NOAA Teacher at Sea
Onboard NOAA Ship Thomas Jefferson
August 12 – 24, 2007
Mission: Hydrographic Survey
Geographical Area: New York Harbor
Date: August 17, 2007
“Nothing can stop the man with the right mental attitude from achieving his goal; nothing on earth can help the man with the wrong mental attitude.” ~Thomas Jefferson
Here’s the Plan of the Day (POD):
Sunrise = 0608h Sunset = 1952h
0000h Ship at Sandy Hook, NJ anchorage
0745h Launch safety brief (Survey)
0800h Deploy Launches
1745h Retrieve launches
Tides for Sandy Hook Low @ 0523h (0.3 ft.) & 1743h (0.8 ft.); High @ 1143h (4.9 ft.) & 2347h (4.5 ft.). Currents in Sandy Hook Channel Ebb: 0235h (1.6 kts.), 1501h (1.4 kts.); Flood: 0840h (1.9 kts.) & 2058h (1.6 kts.). Weather from Sandy Hook to Fire Island AM & PM: NW winds 5-10 kts., seas 2-4 ft.
Rise and shine for me was about 0630h, but the stateroom phone rang at 0300h. Andy was soon up and out for his 0330h watch.
Our stateroom is small, but air conditioned and cozy. It is about 16 feet long and 8 feet wide. The bunks hold two comfortably (I’m on the bottom) and each bunk has a curtain to keep the light out and the sound low. There’s a light above each bunk and a small shelf that holds my reading material, glasses and clock. Andy even has a porthole above his bunk. Today you can see Manhattan through the porthole. The room has a sink with odd tasting hot and cold water. Above the sink is an empty medicine cabinet. Two sets of drawers hold our cloths and “stuff”, and what doesn’t fit in the drawers finds a home in one of two lockers. We even have a phone, TV and a refrigerator. Last but not least is our emergency equipment: survival suits, life jackets, and emergency escape breathing devices. (Let’s hope we never have to use them!).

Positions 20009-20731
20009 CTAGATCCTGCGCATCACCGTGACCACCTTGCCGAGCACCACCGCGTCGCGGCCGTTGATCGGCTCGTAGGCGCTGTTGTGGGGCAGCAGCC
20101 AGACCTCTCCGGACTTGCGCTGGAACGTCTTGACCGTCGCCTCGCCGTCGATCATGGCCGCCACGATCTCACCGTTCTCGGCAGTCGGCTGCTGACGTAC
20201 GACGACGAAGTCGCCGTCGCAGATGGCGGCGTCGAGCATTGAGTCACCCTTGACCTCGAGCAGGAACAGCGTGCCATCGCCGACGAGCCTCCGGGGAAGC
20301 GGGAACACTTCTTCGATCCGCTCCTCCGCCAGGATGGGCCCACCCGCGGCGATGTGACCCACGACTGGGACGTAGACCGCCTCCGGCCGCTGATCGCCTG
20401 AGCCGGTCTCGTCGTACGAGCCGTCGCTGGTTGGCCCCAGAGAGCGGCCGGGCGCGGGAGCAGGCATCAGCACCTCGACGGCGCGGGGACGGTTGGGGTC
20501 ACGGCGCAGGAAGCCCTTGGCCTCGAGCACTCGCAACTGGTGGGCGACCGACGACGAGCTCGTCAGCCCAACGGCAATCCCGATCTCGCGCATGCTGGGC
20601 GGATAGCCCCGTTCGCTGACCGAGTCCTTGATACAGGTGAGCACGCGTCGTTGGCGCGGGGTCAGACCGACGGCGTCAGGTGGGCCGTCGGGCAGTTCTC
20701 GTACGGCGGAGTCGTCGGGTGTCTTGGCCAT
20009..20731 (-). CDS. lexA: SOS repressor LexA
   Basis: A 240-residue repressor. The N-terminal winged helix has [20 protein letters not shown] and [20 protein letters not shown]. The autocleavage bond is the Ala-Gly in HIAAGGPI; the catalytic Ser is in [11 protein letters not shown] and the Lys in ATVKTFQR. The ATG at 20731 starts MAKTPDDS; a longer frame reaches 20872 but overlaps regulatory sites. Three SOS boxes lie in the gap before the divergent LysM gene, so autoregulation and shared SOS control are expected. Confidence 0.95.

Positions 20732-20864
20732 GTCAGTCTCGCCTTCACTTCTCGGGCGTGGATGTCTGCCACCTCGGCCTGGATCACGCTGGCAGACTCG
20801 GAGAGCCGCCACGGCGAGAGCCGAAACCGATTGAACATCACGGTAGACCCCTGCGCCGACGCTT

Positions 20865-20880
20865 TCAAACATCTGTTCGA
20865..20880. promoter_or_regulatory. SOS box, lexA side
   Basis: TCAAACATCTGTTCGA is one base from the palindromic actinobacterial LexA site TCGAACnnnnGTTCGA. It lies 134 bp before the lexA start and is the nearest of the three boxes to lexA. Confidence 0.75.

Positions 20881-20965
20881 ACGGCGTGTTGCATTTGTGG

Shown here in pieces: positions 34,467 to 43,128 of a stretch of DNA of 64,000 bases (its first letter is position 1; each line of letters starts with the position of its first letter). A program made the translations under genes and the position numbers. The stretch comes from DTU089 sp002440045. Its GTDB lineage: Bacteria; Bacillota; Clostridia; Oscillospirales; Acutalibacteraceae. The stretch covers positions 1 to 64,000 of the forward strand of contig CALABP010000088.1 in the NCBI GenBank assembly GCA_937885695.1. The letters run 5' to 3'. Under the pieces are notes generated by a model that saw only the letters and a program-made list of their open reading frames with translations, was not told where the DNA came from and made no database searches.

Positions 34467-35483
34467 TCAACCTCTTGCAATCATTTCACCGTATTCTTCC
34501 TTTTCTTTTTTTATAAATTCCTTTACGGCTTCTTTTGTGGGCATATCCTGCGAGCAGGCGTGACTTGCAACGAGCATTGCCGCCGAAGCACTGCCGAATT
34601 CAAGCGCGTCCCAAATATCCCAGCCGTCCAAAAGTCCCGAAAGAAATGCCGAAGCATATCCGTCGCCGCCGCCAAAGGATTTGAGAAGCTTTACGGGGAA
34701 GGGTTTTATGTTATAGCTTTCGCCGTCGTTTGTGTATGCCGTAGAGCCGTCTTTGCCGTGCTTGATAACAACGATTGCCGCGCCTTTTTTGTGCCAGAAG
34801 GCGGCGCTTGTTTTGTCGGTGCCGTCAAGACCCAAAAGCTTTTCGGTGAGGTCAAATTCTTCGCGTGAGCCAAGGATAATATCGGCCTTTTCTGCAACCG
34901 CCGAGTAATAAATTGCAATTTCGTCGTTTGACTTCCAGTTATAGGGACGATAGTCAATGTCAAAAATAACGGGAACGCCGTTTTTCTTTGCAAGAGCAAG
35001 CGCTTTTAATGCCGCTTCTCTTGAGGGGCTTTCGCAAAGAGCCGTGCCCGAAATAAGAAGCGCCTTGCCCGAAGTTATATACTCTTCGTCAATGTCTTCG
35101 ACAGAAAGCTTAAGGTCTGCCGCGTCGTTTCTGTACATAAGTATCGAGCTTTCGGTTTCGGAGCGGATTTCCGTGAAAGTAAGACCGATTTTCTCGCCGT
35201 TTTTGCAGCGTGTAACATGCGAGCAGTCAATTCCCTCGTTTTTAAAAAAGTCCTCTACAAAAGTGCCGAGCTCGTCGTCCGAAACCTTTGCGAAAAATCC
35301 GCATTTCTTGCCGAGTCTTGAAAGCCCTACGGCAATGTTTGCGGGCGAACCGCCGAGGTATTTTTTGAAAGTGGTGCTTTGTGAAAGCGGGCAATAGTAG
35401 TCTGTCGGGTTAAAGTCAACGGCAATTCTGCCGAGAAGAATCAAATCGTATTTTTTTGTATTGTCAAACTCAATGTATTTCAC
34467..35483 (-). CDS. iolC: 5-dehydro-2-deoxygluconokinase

As I have mentioned before, adjoining our stateroom is a shared toilet and small shower. So far I am doing quite well remembering to lock and unlock that gal’s door. Two Ensign Megans reside next door: Ensign Megan G. who received a Bachelor’s degree from Smith, and Ensign Megan N. who is from the great state of Maine (Lewiston) and an UMaine graduate with a degree in marine biology. My goal today is to keep going with my log and do some school work. Classes start three days after I return to Maine and there is little prep time between now and then. In short, it should be a quiet day.
I even had time to e-mail Tom Long, our Lab Technician back at Southern Maine Community College (SMCC). Tom keeps our equipment ‘happy’, and I asked him about our side scan sonar – make, model, etc. It turns out we have an Imagenex SportScan and Tom would like more input on possible post-survey software. None of the folks on the THOMAS JEFFERSON have heard of Imagenex, but they were eager to offer advice about possible software.
Here’s an exciting addition form the CO, Tod Schattgen: “[Today] the boats returned to the ship at 1545 on schedule as a rather intense thunderstorm was fast approaching from the west. The deck and boat crews quickly stored the launches on deck as lightning began to strike closer and closer to the ship. 10 minutes later the winds picked up to 20 knots with gusts to 33 knots and a band of rain passed over the ship. Rob the deck hand got a photo of a lightning striking the water on his cell phone.”
I was down below and missed all this excitement. Bummer!
Oh, well…After a phone call to Roxann and a little TV, I was asleep by 2215h.